Step 5: File a property declaration form (Form E9) if your land or property holdings have changed in any way. This may be if you:
- Buy property,
- Sell property,
- Transfer property,
- Inherit property or,
- If your family situation changes – divorce, dependency of children, death.
Step 6: If you have any tax due, you can choose from two options to pay it off.
- Pay the full amount as one lump sum on the last business day of July
- Pay in 3 equal bi-monthly instalments, with the first due by the last business day of July and the remaining by the last business day of September and November.
Relevant government websites:
- Ministry of Finance: https://www.minfin.gr/(link is external)
- Tax Department: https://www.mof.gov.cy/mof/taxdep.nsf/index_gr/index_gr?opendocument(link is external)
Personal tax in Greece is levied at progressive rates according to the above table.
An additional special solidarity tax contribution also applies. This is imposed on both local and foreign income of Greek residents and Greek-sourced income of foreign residents. The following progressive tax rates are applied:
|Up to 12,000||
|12,001 to 20,000||
|20,001 to 30,000||
|30,001 to 40,000||
|40,001 to 65,000||
|65,001 to 220,000||
Severance payments are taxed at the following rates:
|Severance payment Amount||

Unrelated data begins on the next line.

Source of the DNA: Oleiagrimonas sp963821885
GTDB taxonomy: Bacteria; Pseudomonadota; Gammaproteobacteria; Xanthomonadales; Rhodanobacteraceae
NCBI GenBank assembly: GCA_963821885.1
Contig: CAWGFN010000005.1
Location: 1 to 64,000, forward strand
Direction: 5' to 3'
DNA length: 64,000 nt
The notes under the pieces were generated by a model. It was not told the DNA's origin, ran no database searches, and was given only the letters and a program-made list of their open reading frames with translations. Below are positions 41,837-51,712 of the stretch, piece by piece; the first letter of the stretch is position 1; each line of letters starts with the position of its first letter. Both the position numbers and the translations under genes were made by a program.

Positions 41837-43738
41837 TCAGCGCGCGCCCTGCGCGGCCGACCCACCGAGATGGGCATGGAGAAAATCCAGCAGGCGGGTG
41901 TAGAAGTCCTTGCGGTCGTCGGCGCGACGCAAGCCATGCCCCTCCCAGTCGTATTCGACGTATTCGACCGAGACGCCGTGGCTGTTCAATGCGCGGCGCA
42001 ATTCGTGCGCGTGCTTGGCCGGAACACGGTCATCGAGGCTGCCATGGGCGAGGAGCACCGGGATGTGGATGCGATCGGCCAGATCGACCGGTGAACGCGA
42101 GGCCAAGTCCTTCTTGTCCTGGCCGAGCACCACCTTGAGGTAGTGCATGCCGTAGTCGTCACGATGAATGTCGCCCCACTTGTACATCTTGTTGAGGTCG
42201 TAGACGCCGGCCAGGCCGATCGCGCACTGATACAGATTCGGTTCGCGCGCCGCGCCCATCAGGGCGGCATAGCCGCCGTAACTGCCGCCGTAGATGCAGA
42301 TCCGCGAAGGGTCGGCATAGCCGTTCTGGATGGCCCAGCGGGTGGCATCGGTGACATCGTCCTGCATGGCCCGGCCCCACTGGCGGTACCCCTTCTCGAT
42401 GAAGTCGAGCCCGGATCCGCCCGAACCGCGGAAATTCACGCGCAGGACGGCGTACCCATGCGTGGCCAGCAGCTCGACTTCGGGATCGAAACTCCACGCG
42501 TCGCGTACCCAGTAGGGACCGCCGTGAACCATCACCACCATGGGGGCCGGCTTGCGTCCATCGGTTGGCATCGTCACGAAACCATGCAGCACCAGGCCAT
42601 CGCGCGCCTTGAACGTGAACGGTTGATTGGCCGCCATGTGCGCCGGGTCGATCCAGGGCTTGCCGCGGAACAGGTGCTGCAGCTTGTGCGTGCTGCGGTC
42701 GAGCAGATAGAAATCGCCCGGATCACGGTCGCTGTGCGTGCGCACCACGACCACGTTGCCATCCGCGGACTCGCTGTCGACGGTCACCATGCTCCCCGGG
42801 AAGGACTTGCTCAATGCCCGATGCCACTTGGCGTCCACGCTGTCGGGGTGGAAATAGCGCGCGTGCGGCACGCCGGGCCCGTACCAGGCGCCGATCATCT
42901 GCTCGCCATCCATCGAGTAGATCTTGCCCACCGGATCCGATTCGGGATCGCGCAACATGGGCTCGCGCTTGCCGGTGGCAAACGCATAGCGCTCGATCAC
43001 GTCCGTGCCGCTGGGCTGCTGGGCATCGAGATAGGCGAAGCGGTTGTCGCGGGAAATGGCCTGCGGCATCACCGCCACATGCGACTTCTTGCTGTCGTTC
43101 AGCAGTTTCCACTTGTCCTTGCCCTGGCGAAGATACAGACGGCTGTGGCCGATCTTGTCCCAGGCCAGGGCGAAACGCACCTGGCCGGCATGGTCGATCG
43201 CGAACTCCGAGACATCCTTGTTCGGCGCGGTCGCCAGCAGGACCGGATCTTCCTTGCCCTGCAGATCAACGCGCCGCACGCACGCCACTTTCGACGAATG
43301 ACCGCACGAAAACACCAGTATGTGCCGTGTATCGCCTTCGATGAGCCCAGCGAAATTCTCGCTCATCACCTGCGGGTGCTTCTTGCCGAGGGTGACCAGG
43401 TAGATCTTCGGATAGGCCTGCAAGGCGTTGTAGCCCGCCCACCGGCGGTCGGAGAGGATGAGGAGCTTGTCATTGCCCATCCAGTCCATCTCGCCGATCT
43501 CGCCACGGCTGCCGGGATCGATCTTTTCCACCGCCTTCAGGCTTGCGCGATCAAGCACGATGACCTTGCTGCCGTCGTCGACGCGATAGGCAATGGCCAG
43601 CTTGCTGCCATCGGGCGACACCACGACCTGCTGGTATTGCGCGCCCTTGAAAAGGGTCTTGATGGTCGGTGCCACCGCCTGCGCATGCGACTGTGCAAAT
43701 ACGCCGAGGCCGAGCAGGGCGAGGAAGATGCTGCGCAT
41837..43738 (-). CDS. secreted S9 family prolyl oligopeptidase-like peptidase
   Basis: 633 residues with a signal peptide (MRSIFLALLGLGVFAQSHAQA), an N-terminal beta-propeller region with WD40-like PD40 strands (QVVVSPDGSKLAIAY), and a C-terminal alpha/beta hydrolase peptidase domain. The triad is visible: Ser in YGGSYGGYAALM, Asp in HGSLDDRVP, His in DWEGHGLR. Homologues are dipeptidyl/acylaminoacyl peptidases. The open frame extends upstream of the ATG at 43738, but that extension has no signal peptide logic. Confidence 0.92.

|Up to 60,000||
|60,001 to 100,000||
|100,001 to 150,000||
Yes, subject to the conditions above.
Individuals are considered a Greek tax resident if they satisfy any of the following:
- Their centre of vital interests is in Greece (that is their domicile).
- Their habitual abode is in Greece. This is satisfied if the individual spends more than 183 days in Greece (short stays outside Greece are included in the 183 days).
- After 183 days, the individual will be deemed a Greek tax resident as of the beginning of the 183 day period. If they are also considered domiciled in Greece then they will be taxed for the full year as a Greek tax resident.
- The 183 day rule does not apply to individuals coming into Greece for ‘medical, tourist or similar private purposes and staying in Greece for more than 183 days but less than 365 in a calendar year.
Yes, if you are a tax resident. Non-residents are taxed on their Greek-source income only.